The name Ezekiel means “God strengthens.” When a Hebrew baby was given that name in the seventh century before Christ, it was almost prophetic of the spiritual resources the child would need for the years awaiting him.
Ezekiel was taken into Babylonian captivity, along with many other Jews, in 597 B.C. In the fifth year of his captivity he was thirty years old and God called him to prophesy to his brethren in that strange land. Back in Canaan, where other Hebrews remained, pressures were building that would ultimately result in the horrible destruction of Jerusalem (which came with Nebuchadnezzar’s invasion in 586 B.C.).
Ezekiel’s prophecies can be divided into two historical periods: those given before the fall of Jerusalem (chapters one through thirty-two) and those given after that calamity (chapters thirty-three through forty-eight).
When the news of Jerusalem’s destruction (including that of the sacred temple) reached the exiled people of Israel, they were deeply depressed. Was there no hope for them as a nation? It was Ezekiel’s task to give them a message of hope—grounded, of course, upon their repentance.
Ezekiel chapter thirty-four is remarkable in that it contains a series of divine promises framed in the phrase, “I will . . .” Note what the Lord promised to his people. God said, "I will:
- search and seek them out (vv. 11, 16a);
- deliver them (v. 12);
- bring them out (v. 13a);
- gather them unto myself (v. 13b);
- feed them (v. 14);
- cause them to lie down (v. 15b);
- bind up the broken (v. 16b);
- strengthen the sick (v. 16c);
- destroy the enemy (v. 16d);
- judge my sheeps’ differences (vv. 17-22);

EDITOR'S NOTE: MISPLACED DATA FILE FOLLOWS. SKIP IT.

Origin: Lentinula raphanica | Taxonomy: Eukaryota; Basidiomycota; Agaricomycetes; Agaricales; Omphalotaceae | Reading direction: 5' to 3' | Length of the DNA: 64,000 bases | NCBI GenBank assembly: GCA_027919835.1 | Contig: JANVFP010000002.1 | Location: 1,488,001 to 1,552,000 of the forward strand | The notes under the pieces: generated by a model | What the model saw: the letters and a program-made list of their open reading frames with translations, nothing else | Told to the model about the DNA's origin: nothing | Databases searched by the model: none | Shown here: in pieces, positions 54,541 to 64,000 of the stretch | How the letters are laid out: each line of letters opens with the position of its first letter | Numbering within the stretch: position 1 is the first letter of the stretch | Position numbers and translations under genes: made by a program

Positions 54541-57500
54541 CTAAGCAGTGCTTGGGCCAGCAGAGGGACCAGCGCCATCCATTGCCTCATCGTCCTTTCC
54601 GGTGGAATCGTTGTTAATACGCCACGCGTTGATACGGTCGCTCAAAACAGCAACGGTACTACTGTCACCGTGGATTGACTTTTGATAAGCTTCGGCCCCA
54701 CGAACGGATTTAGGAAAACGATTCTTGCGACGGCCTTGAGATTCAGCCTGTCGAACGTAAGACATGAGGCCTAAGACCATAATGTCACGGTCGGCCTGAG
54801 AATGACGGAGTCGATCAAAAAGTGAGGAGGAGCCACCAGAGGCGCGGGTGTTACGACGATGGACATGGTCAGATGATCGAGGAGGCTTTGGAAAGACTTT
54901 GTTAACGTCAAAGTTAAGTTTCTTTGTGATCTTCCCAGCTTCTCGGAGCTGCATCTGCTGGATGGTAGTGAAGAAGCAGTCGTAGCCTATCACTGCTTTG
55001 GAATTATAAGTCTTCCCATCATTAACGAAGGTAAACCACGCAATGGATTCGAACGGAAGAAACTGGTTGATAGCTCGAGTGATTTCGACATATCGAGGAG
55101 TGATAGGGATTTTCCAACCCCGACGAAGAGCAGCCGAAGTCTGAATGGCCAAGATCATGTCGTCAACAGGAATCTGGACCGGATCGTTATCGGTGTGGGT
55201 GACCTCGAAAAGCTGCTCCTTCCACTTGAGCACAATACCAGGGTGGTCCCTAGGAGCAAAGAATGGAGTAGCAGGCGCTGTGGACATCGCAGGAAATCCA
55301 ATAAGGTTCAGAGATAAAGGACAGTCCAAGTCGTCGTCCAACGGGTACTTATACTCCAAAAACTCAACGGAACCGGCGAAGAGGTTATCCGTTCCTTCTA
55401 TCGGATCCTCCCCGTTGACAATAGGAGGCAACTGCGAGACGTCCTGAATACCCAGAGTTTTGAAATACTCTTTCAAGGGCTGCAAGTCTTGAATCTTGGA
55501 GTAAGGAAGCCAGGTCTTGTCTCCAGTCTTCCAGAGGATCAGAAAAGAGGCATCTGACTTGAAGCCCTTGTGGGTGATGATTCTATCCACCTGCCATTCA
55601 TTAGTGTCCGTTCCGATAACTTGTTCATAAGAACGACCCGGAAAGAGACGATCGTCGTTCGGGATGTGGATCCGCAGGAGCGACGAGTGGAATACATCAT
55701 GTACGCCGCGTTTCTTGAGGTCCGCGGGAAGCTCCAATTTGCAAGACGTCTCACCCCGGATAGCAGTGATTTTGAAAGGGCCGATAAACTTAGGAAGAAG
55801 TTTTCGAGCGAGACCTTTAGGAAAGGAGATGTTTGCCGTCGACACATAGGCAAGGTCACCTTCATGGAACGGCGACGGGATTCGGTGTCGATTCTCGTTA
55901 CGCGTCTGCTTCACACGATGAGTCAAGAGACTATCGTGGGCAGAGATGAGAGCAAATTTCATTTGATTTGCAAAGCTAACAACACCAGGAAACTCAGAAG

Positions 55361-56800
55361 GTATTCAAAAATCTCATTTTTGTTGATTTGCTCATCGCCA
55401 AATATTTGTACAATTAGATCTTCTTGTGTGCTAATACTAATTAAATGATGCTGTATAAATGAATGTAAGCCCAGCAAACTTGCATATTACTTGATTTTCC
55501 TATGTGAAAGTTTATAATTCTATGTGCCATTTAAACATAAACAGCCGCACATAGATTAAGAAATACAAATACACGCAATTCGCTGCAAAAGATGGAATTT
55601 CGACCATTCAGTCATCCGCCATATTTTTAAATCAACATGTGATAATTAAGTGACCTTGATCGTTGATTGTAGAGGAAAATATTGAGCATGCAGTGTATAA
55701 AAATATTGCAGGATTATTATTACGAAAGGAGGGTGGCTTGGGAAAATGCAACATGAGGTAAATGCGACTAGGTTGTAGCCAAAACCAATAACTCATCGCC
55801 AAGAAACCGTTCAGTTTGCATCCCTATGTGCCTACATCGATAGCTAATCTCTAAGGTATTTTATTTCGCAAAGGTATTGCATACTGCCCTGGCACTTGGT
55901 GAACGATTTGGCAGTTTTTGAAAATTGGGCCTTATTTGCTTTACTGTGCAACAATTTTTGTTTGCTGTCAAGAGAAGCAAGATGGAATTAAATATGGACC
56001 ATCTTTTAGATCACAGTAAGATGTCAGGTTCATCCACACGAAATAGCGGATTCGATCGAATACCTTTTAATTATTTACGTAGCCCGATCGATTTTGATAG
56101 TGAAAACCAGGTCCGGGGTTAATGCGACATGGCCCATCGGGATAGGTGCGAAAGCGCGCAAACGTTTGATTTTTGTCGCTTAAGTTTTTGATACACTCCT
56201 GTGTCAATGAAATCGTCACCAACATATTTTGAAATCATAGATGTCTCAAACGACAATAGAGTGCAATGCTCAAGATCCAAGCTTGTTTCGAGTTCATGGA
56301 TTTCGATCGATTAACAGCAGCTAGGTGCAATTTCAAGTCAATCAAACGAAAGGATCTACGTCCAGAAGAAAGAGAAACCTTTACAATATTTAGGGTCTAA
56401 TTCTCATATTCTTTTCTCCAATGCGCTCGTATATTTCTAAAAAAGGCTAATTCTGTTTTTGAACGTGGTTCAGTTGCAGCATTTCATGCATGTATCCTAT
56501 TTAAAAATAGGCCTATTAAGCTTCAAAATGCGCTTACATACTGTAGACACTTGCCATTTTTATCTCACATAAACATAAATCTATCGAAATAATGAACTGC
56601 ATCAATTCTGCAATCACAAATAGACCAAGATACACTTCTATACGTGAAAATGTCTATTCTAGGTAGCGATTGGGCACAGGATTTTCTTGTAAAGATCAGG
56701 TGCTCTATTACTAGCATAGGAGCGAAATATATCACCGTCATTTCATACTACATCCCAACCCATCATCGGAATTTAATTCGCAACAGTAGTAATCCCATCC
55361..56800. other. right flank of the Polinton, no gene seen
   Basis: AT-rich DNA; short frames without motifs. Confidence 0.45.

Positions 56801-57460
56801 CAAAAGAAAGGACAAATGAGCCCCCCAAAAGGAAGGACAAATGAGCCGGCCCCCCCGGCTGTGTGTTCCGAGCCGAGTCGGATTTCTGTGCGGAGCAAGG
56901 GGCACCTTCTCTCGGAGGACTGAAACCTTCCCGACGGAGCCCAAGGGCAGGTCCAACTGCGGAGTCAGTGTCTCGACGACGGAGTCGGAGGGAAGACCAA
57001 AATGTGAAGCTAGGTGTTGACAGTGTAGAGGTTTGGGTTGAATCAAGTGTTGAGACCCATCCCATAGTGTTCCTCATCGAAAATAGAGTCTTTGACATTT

- watch over them (v. 23);
- be their God (v. 24);
- bless them (vv. 25a, 26b);
- cause them to dwell in safety (v. 25b);
- make them a blessing (v. 26);
- abundantly satisfy them (vv. 29-31)."
There are some very important lessons to learn from this situation.
First, note that God did not shield his people from all hardships. That is not what human existence is all about. Our earthly domain is an environment of suffering; that is what the introduction of sin has done, and we all are paying the price for that. We suffer for our own sins (1 Peter 4:15), and we suffer as a consequence of the sins of others (Exodus 20:5; Romans 5:12).
That is the nature of this cause-and-effect world of which we are citizens. Only heaven has that spiritual atmosphere where such problems will not exist (cf. Revelation 21:1-5), and we are not there yet!
Second, God allows his people to suffer for their own good. Suffering is the classroom of obedience. Christ was even subjected to suffering that he might become qualified as our merciful high priest (cf. Hebrews 2:10, 17-18; 5:8-9). Trials are a refining process—if we are wise enough to learn from them (James 1:2-3; 1 Peter 1:6-7).
Third, it is nonetheless the case that our Creator promises to sustain us—if we will demonstrate our confidence in him by trusting him, obeying him, and leaning on him during the hard times through which we struggle.
Ezekiel, the ancient prophet, provides us with much instruction and consolation in this regard. Remember, we are to learn priceless principles from these Old Testament narratives (Romans 15:4). Let us, therefore, appreciate and profit from these words of God’s man—a voice of encouragement in a time of sorrow.